Despite these bumps, the majority of the assembly appears to favor the resolution.
The next morning Lance shares an email he sent to councilman Van Deale, thanking him for volunteering to sponsor the resolution. “It is hard to understand,” he wrote to Van Deale, “how some people in Kodiak’s local government (and outside) distrust others who work to protect the sustainability of the very resources that have built the same Kodiak Archipelago economy and heritage!”
Two weeks later, Kodiak became the 10th Alaskan community to pass a resolution opposing the timing and location of the Navy’s exercises.
A day after that, in a letter to the commanders of the Navy’s Pacific Fleet and U.S. Pacific Command, Senator Murkowski, who is also the chair of the Senate Committee on Energy and Natural Resources, requested that the Navy “give serious thought” to changing the timing of the 2019 war games and moving their location due to impacts on marine life. “I expect to address these issues with senior leaders when the Navy appears before the Defense Appropriations Subcommittee next month,” she wrote.
“We Just Don’t Know How Bad It’s Going to Be”
Cordova is the image of what coastal Alaska once was. There are no cruise ships and the fishing industry still dominates the town, although some of its fisheries were wiped out in 1989 when the tanker Exxon Valdez spilled at least 11 million gallons of crude oil and they have never recovered.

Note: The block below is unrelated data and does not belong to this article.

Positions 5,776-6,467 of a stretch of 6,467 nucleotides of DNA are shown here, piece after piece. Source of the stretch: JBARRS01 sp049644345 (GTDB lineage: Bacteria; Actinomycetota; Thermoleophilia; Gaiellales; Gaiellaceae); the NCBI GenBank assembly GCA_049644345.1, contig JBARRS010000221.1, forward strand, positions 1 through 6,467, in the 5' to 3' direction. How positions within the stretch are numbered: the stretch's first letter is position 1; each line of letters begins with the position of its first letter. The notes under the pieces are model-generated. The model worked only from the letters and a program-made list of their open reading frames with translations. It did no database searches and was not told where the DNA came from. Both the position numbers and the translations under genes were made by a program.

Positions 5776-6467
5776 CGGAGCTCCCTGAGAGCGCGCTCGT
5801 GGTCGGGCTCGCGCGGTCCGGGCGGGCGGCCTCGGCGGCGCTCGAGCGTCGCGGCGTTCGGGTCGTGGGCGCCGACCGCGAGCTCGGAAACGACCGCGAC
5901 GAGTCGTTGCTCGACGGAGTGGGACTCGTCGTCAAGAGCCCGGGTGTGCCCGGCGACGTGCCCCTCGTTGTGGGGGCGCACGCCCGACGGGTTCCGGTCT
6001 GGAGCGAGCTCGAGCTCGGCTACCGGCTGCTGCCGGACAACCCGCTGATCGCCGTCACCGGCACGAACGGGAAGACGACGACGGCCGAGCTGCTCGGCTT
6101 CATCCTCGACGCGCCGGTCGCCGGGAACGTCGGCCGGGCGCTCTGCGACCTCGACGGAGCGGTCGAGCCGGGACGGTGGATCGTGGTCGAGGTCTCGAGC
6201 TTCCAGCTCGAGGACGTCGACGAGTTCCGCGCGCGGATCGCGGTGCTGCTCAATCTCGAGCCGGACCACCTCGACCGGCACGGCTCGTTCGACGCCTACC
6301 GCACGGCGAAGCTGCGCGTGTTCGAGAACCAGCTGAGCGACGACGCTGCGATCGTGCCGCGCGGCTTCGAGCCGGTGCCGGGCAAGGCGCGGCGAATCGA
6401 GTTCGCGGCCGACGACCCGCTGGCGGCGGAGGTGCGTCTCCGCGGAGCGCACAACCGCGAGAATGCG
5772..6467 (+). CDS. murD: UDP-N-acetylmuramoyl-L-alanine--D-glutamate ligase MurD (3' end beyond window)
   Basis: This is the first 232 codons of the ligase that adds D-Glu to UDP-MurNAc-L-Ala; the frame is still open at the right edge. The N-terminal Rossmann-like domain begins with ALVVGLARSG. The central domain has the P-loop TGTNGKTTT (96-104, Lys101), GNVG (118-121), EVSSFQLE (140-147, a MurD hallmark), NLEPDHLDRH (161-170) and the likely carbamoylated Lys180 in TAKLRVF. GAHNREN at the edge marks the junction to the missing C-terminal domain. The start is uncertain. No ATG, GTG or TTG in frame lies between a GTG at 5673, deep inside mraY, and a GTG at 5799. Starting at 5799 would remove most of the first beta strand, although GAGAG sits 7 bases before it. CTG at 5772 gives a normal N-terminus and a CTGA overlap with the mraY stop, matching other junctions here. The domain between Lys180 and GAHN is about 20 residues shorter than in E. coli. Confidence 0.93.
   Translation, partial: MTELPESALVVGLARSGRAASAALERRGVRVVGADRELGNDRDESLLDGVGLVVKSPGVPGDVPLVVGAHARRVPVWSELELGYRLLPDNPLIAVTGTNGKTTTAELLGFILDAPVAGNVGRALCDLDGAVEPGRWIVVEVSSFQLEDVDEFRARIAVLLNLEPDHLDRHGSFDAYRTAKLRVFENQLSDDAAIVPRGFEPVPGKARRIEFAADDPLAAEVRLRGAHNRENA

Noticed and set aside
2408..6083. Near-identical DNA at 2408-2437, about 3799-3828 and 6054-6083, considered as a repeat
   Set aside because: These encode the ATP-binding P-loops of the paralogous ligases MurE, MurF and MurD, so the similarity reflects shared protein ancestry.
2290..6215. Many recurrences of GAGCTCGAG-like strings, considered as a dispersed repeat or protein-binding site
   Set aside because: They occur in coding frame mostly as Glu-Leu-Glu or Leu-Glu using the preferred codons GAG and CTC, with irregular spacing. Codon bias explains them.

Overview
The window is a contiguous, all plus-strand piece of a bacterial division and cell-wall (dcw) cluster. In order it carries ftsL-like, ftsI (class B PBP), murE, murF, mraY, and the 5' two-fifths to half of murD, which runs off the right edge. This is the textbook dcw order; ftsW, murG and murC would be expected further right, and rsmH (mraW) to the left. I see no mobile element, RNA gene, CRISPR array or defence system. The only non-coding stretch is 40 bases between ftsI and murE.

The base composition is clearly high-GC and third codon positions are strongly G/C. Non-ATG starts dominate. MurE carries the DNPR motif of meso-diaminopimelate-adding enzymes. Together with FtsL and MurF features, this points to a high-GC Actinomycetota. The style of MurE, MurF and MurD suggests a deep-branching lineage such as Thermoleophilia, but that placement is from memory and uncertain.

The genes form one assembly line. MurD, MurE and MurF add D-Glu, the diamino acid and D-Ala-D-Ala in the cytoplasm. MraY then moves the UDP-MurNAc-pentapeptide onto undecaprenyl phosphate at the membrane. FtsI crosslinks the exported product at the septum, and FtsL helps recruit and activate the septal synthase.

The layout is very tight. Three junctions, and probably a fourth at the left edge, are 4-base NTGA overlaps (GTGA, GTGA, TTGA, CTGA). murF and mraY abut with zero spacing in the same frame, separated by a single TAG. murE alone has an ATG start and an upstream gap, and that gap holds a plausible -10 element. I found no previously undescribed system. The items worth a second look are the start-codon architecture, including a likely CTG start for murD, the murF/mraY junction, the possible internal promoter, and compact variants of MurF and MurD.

Two years ago, I met James Wiese here. He is an engineer on an Alaska Department of Fish and Game research vessel. A third generation Cordova mariner, he’s also a local city councilman. At that time, he was already expressing his fears that someday his children might not be able to eat the food that comes out of these waters. He returned to the subject recently, telling me, “Anyone trying to consume seafood here knows how fragile everything is and is very concerned about what is going to happen to it because it’s part of their everyday life.” He adds that, within his department, the bulk of his colleagues support the resolutions calling on the Navy to alter its plans.
Cordova, he assures me, is “very much in opposition to the training” and still can’t believe the Navy is unable to find a time for their exercises when the salmon and the rest of the sea life in the Gulf aren’t at their height. “It’s a food web and if salmon get tested and show contaminants from the Navy, everything is at stake. There are safer places for these Navy drills to happen. They need to be conscientious about what they are affecting.”
Clay Koplin is Cordova’s mayor. “It’s pretty simple,” he tells me. “The Navy has the whole span of the year to practice and they picked the absolute worst time to do their exercise. We asked for a conversation in hope of changing the timing,” he adds, turning his hands over in a gesture of puzzlement. “That’s how a conversation works. We hoped to find some middle ground, but thus far there’s been nothing to indicate they are willing to find that middle ground.”
That same day, I meet Kelly Weaverling, the first Green Party mayor ever elected in this country. He took office in Cordova in 1990, right after the Exxon Valdez oil spill. A former naval navigator in nuclear fast-attack submarines, he is now a Zen Buddhist monk as well as a fisherman.
Sporting a shaved head and dressed in a black Zen robe, grey turtleneck, and sandals with wool socks, Weaverling strides in quietly, yet purposefully, having come straight from leading a three-hour meditation for the community. “What the Navy is doing, we know it is going to be bad,” he begins calmly. “We just don’t know how bad it’s going to be. It’s pretty easy to figure out. Anybody can do that.”